!ARMForth32 on the Raspberry Pi

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Extensions to the Forth Dictionary (additional Words)

Code Extensions:

1. Floating Point. Many Forths expect the programmer to stick to integer arithmetic and use scaling factors to maintain precision, but the inclusion of floating point numbers makes the whole system more suitable to mathematical and scientific operations. Accordingly, floating point is now included in the main dictionary by using the facilities of the Floating Point Emulator. Single-precision values are used throughout (i.e. a 32-bit word contains the sign bit, mantissa and exponent) as otherwise an additional floating point stack would have been required plus some fairly fundamental changes to the basic arithmetical parts of the language. The precision and range are expected to be adequate for the likely applications to be chosen. There are numerous examples of the use of the floating point words (eg "FLOAT", "FIX", "FSIN" etc in the Downloads section)

2. Complex Numbers. A new data type for complex numbers has been defined using the words <BUILDS and DOES> (Note: <BUILDS is equivalent to CREATES for the later ANSI-Forth). Each element of the structure contains two words in order: the first being the real part and the second the imaginary part of the complex number. Mathematical manipulations such as multiplication, division and obtaining the complex conjugate have also been defined. Conversion to and from polar coordinates is included. Complex number operations are used in one of the projects discussed later - the Fast Fourier Transform (FFT). The complex numbers module is loaded separately from the core dictionary, as it is not required for every application.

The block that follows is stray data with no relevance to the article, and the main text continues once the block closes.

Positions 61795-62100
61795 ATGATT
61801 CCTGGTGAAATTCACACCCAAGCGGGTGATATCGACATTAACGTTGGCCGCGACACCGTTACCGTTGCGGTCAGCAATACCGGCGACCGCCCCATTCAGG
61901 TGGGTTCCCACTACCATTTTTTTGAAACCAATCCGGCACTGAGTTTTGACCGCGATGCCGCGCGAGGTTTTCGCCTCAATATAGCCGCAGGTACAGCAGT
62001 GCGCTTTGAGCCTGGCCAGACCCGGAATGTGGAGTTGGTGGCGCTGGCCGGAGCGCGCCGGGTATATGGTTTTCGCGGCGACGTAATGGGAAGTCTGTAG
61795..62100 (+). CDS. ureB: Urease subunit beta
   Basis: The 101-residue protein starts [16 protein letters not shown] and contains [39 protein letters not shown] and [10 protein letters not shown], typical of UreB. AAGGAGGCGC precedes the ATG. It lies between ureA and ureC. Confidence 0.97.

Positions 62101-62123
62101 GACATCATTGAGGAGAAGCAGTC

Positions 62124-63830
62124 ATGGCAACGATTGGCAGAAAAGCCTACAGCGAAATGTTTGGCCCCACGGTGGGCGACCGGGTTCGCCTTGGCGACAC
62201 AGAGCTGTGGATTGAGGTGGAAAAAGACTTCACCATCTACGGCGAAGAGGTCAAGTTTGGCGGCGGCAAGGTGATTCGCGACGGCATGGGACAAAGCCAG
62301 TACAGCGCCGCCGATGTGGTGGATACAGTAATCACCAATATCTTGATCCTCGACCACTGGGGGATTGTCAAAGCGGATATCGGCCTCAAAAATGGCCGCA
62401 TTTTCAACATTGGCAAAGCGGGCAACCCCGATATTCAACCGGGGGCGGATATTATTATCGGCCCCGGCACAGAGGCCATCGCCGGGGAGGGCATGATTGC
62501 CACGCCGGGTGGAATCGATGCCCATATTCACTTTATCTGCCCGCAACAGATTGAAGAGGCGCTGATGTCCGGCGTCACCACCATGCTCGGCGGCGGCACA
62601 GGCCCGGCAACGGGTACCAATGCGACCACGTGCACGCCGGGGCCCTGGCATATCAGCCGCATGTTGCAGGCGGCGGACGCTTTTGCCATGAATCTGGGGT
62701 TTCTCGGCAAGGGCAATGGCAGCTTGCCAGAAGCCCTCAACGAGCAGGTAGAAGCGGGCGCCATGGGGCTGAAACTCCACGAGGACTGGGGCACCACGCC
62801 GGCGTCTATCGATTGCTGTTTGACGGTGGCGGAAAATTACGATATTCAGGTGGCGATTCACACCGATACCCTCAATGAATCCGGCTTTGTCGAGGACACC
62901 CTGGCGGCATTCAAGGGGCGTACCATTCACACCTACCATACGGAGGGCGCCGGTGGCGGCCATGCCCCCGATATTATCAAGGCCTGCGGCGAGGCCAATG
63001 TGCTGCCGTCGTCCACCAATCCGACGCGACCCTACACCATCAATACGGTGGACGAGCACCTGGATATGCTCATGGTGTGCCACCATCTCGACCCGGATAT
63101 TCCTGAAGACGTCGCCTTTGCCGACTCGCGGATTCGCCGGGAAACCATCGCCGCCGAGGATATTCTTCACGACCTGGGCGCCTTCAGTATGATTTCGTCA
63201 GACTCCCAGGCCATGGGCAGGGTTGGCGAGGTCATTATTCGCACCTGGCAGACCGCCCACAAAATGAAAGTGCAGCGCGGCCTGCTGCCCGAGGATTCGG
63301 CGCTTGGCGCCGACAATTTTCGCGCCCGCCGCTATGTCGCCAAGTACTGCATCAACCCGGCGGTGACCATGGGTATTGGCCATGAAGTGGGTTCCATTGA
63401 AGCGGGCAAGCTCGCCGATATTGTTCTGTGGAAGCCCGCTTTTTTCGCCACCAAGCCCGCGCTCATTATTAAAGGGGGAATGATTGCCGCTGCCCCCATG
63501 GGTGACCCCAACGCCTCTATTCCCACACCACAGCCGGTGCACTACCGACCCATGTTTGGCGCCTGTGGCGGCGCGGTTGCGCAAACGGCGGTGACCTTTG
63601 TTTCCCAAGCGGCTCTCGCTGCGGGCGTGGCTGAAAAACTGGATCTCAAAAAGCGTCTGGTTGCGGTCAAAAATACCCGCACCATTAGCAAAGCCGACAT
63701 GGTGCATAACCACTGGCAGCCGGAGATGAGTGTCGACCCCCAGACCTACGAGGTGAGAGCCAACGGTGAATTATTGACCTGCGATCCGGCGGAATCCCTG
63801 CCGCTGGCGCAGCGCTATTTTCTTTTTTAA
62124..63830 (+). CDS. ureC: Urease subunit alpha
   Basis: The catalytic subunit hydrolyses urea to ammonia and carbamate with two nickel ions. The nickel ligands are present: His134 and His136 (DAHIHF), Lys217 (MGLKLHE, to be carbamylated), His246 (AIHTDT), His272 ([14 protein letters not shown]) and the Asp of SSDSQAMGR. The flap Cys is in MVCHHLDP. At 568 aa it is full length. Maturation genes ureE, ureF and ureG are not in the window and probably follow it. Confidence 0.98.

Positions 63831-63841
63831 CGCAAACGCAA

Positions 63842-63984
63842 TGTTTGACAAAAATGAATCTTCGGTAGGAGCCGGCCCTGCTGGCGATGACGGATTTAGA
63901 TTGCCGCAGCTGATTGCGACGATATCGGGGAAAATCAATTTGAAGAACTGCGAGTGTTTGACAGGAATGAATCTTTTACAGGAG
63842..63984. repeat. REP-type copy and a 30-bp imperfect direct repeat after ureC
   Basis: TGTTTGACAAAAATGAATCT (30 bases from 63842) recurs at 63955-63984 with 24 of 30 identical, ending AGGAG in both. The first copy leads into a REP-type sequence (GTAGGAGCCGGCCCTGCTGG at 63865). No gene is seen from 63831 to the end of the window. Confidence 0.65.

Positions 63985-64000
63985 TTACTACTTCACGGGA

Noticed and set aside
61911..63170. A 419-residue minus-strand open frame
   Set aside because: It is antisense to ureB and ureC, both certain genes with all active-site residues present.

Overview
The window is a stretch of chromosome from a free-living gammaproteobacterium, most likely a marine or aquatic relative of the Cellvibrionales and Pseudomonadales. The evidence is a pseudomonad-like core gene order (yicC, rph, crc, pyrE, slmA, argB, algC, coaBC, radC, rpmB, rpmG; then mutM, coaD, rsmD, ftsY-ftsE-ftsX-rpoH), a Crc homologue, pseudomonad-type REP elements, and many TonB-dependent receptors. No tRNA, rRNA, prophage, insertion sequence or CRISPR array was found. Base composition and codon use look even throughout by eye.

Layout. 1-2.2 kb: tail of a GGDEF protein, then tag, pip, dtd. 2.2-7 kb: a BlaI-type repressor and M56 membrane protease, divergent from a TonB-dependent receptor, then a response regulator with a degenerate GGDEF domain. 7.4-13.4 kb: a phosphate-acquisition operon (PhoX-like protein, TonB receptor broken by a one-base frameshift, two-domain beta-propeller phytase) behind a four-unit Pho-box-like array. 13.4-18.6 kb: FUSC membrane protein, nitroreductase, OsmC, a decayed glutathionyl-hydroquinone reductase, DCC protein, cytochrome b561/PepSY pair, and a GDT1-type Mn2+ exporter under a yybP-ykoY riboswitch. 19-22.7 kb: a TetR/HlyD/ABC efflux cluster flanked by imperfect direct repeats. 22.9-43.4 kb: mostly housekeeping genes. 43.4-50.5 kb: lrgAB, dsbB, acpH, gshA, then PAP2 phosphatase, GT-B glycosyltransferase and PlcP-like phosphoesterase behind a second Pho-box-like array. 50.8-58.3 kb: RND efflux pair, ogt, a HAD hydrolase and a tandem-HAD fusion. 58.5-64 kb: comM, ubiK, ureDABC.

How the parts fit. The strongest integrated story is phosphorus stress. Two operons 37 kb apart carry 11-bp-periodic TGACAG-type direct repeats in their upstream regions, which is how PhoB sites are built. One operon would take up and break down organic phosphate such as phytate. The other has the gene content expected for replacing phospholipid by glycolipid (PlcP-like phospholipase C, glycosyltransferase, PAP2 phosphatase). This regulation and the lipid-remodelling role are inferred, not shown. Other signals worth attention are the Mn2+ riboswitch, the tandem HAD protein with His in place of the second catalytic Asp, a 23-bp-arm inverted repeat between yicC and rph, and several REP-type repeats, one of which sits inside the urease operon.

3. Boolean Operators. The standard AND, NOT, OR etc apply to bit-wise checks between two parameters rather than 'Yes/No' logic i.e Boolean operators. The parameter in question is first made into a "1" or "0" and is then tested against a similarly defined value of a second parameter. The new words are lower-case equivalents of the upper-case bit-wise words in the main Forth dictionary (see the file "Boolean" in the Support directory of the downloaded language).

4. GPIO Control. In order to control the GPIO pins on the Pi, two methods were used:
1. the module "GPIO" supplied by: "Tank" at www.tankstage.co.uk. The Forth assembler was used to interface to the various SWI calls provided by this relocatable module - see the file "GPIO_pi" in the Support directory. It will be necessary to read the manual written by Rob Turner in order to understand this code.
2. the Broadcom SoC registers were accessed directly in Forth to select the desired GPIO pin number and to define its function and/or state - see the file "GPIOForth" in the Examples.GPIOForth directory.
The GPIO lines may also be configured as an IIC (or I2C) bus and/or an SPI bus, and there are examples of configuring these for use with ADCs . There are also examples of Forth code used to control stepper motors (full or half-step) and DC motors using hand-crafted Pulse Width Modulation (PWM). Either type of motor may be servo'd by a rotation potentiometer. The software also includes a method of ramping up and down the motor speed (using a simple formula) - examples in the Downloads section.
In the case of the IIC bus, a known fault in the Broadcom chip which exists when the device being accessed imposes a 'wait' state led to the devlopment of a "bit-banging" solution using Forth. The Forth code simulates the required behaviour of the IIC bus, and has the advantage that any two pins may be used, rather than being tied to the pins nominated by the Pi. The 'wait' state may also be accommodated quite easily.